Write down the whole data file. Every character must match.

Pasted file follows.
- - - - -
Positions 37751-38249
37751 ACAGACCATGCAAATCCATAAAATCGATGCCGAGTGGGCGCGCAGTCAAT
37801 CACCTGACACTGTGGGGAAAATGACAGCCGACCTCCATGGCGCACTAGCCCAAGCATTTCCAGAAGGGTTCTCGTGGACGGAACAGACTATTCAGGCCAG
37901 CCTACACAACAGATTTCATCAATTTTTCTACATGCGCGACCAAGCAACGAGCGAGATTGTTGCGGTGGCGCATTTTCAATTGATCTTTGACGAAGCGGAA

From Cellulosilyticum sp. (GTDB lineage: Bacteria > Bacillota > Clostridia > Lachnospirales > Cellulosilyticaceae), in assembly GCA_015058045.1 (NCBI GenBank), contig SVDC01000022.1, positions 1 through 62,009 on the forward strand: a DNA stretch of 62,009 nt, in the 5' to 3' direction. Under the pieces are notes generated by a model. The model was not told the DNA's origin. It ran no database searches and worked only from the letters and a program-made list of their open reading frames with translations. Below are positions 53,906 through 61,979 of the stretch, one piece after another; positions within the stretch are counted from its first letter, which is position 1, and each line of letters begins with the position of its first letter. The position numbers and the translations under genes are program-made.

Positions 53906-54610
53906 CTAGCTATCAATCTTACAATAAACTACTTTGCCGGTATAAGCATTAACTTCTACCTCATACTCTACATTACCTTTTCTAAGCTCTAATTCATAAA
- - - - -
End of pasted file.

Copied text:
Positions 37751-38249
37751 ACAGACCATGCAAATCCATAAAATCGATGCCGAGTGGGCGCGCAGTCAAT
37801 CACCTGACACTGTGGGGAAAATGACAGCCGACCTCCATGGCGCACTAGCCCAAGCATTTCCAGAAGGGTTCTCGTGGACGGAACAGACTATTCAGGCCAG
37901 CCTACACAACAGATTTCATCAATTTTTCTACATGCGCGACCAAGCAACGAGCGAGATTGTTGCGGTGGCGCATTTTCAATTGATCTTTGACGAAGCGGAA

From Cellulosilyticum sp. (GTDB lineage: Bacteria > Bacillota > Clostridia > Lachnospirales > Cellulosilyticaceae), in assembly GCA_015058045.1 (NCBI GenBank), contig SVDC01000022.1, positions 1 through 62,009 on the forward strand: a DNA stretch of 62,009 nt, in the 5' to 3' direction. Under the pieces are notes generated by a model. The model was not told the DNA's origin. It ran no database searches and worked only from the letters and a program-made list of their open reading frames with translations. Below are positions 53,906 through 61,979 of the stretch, one piece after another; positions within the stretch are counted from its first letter, which is position 1, and each line of letters begins with the position of its first letter. The position numbers and the translations under genes are program-made.

Positions 53906-54610
53906 CTAGCTATCAATCTTACAATAAACTACTTTGCCGGTATAAGCATTAACTTCTACCTCATACTCTACATTACCTTTTCTAAGCTCTAATTCATAAA